MEP Juan Fernando Lopez Aguilar has long lobbied for a system of Europe-wide humanitarian visas which would potentially ease the pressure on specific member states and disrupt “illegal” immigration.  Under his proposal, such visas could be applied for from abroad and, if obtained, would permit beneficiaries to travel openly into Europe without involving people smugglers.  The proposal envisages, in the first instance, limited numbers from a small list of countries over a pilot period: carefully considered measures which would allow the scheme to be tested before its scope were widened.  The example of schemes such as our humanitarian corridors programme demonstrates that such initiatives can work and we have been pleased to provide information about that to those involved in the proposal.  Following two plenary votes, the EU Parliament endorsed the proposal with a majority of 64.6% and invited the EU Commission to prepare a draft bill giving effect to its terms prior to 31st March 2019.  There are many hurdles to cross before such a bill becomes law – not least the need for individual member states to agree to its terms – but this represents a constructive step outside the current package of reforms which have proved to be so controversial.

Call to Action

The support you already provide to us through prayer and in showing solidarity with our work remains invaluable.  There are, however, some other concrete ways in which, if willing, you could potentially support us further.

First, in relation to the Welcome Manifesto, we would be delighted if you would use and raise awareness of this.  We are aware that some churches outside Italy have already endorsed this document and that others are planning to use this as a basis for creating their own welcome manifesto.  Should that be the case for your organization, please let us know.  We would love to see the document bear fruit!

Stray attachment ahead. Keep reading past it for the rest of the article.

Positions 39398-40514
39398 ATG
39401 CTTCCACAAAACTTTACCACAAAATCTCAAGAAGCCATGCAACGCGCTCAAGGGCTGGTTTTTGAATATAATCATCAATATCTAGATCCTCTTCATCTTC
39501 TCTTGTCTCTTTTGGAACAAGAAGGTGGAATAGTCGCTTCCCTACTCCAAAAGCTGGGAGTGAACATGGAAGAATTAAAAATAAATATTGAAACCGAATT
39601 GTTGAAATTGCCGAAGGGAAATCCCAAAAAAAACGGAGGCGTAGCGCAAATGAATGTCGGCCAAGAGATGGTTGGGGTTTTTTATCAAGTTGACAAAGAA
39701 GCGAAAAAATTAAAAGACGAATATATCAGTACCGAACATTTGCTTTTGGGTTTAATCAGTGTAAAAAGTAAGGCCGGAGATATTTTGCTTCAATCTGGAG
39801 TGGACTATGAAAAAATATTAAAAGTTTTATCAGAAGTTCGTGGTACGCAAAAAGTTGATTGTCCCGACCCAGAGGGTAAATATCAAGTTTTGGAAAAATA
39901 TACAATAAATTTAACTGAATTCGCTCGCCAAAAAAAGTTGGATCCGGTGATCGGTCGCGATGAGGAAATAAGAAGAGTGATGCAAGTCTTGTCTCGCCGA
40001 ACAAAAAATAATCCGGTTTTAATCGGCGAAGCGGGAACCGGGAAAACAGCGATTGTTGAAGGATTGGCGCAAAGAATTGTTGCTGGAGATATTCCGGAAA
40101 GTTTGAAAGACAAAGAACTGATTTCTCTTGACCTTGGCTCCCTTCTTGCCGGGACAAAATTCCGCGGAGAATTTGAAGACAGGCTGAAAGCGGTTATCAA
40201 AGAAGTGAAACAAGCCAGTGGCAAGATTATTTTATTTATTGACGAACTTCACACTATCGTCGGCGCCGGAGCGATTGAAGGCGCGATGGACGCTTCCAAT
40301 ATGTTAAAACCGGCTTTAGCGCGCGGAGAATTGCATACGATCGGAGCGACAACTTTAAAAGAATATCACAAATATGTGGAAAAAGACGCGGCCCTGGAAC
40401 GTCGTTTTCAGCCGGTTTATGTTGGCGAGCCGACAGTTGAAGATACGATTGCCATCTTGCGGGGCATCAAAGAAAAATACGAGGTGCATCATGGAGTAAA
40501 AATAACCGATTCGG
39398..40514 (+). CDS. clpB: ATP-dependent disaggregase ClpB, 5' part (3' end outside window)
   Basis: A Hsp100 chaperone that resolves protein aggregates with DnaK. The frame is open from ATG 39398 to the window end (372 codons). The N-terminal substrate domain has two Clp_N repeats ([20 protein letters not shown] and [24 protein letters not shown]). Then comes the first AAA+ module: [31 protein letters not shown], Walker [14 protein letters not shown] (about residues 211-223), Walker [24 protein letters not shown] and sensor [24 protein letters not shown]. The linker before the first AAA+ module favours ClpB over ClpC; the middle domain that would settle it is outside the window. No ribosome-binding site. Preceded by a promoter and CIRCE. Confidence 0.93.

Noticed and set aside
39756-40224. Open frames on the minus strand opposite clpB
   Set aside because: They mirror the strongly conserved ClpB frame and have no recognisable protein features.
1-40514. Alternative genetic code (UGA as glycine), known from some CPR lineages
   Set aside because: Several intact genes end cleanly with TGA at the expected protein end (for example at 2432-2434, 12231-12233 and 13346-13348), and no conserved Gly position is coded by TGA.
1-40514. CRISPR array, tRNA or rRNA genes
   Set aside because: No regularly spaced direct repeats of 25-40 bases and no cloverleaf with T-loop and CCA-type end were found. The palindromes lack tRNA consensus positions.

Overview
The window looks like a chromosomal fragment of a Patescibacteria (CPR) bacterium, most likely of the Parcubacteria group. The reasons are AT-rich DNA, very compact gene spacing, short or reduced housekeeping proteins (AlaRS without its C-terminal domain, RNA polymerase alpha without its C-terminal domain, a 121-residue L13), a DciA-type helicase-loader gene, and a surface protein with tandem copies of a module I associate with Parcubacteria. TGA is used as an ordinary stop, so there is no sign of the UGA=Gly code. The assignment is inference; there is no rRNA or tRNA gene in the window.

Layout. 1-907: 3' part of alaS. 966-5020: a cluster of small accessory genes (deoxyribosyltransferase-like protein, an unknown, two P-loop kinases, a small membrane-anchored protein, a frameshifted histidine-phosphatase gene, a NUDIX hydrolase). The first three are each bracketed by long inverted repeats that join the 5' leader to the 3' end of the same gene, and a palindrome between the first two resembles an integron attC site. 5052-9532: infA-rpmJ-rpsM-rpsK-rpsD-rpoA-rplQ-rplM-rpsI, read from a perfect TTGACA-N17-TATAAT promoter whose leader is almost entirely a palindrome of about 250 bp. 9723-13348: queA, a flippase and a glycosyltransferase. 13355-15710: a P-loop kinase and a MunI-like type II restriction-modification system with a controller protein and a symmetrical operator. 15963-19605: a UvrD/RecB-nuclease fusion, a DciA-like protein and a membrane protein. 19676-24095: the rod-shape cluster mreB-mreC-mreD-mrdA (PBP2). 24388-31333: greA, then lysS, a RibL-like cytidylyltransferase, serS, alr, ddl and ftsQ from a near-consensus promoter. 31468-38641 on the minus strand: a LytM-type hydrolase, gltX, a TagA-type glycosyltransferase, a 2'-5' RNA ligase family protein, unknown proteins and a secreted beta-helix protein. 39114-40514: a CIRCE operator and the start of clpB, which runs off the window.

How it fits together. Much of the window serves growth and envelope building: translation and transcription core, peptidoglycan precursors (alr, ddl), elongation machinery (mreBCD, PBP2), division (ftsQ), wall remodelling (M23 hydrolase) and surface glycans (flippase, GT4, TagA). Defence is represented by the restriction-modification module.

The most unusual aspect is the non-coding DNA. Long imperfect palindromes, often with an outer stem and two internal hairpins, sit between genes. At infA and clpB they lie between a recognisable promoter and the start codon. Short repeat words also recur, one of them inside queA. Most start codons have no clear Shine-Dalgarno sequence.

Second, we know that the political situation in Italy is not always well publicized and that reporting in relation to the ongoing challenges in the Mediterranean Sea can be patchy.  Across Europe – and beyond – we see the rise of xenophobia and anti-immigration rhetoric.  To stem that tide, we need to keep people informed about what is happening and the effect of that on individuals. 

Third, we are always on the lookout for volunteers at the Casa delle Culture in Scicli (Sicily) and with the team working on Lampedusa.  Because these are sensitive roles, we ask that volunteers commit for no less than one month, and ideally for longer.  Time is needed to train volunteers and for them to adjust to conditions which can be psychologically challenging.  Anyone interested in volunteering should email their c.v. and expression of interest to the Global Ministries' Mission Personnel office, ideally some months in advance of the period envisaged.

In their own words…

We’ll end with some recent quotes from those who regularly speak on the project’s behalf.

“As Italian Protestants, who for years have been committed to welcoming and integration actions, we feel that Riace ‘belongs also to us’, and for this reason we want to express to you, in addition to our solidarity, our willingness to support the Riace experiment, and other similar ones that are developing in Calabria”. (Extract from letter to Mimmo Lucano, mayor of Riace, sent on behalf of the FCEI Council)

Luca Maria Negro, President, FCEI 16th October 2018

“As for the challenges, the main one is to remain faithful to ourselves, to our convictions and to our mission in a time when those who shout the loudest are heard, and those who are working for humanitarian purposes risk criminalisation or derision because they go against “common sense.” Our aim is to defend human rights, effectively communicate what we do and not waver from our vocation to serve Christ.”

Paolo Naso, Co-ordinator, Mediterranean Hope, 27th November 2018